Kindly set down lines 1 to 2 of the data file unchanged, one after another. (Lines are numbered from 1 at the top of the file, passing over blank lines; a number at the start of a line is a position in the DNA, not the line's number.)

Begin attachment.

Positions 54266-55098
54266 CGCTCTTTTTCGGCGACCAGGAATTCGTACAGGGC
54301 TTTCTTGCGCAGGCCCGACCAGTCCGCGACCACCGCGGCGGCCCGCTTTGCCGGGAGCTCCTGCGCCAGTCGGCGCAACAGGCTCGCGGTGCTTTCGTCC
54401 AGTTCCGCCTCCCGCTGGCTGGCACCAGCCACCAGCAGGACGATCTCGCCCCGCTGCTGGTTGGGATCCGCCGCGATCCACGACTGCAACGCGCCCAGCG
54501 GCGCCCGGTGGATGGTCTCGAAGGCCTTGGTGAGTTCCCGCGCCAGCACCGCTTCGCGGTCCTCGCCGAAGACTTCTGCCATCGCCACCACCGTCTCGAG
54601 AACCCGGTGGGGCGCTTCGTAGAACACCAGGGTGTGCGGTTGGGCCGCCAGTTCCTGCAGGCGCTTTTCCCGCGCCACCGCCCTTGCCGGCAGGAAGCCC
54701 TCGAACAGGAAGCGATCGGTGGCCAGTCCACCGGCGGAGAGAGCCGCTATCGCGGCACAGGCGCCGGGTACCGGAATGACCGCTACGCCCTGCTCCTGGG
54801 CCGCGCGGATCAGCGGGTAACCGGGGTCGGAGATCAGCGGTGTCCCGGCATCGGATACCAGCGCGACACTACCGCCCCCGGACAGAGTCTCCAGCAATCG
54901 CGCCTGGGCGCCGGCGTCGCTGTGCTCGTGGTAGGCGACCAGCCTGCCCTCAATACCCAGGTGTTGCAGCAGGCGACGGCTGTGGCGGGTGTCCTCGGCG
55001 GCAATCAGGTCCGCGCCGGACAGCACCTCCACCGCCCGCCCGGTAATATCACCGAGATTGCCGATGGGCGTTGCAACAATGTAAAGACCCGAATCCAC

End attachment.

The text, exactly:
Positions 54266-55098
54266 CGCTCTTTTTCGGCGACCAGGAATTCGTACAGGGC